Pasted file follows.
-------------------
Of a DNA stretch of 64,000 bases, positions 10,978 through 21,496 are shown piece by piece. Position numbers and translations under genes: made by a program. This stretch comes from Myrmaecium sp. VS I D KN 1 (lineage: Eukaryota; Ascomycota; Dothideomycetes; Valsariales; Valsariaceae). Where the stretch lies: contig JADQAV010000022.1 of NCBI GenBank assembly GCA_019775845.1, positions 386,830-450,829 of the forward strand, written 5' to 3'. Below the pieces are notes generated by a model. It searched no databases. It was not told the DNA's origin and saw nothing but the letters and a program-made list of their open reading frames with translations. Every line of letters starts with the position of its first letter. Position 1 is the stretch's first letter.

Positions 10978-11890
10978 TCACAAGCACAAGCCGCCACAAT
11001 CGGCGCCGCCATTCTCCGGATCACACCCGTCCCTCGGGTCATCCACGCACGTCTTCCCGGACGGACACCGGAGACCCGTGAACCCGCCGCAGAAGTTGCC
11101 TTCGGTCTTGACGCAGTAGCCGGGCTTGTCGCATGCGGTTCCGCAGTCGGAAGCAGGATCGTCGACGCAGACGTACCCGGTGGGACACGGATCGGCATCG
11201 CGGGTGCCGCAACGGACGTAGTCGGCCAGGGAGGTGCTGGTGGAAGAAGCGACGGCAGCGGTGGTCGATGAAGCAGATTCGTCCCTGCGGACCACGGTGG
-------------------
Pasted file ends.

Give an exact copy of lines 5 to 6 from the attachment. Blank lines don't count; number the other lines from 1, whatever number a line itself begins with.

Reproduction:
11101 TTCGGTCTTGACGCAGTAGCCGGGCTTGTCGCATGCGGTTCCGCAGTCGGAAGCAGGATCGTCGACGCAGACGTACCCGGTGGGACACGGATCGGCATCG
11201 CGGGTGCCGCAACGGACGTAGTCGGCCAGGGAGGTGCTGGTGGAAGAAGCGACGGCAGCGGTGGTCGATGAAGCAGATTCGTCCCTGCGGACCACGGTGG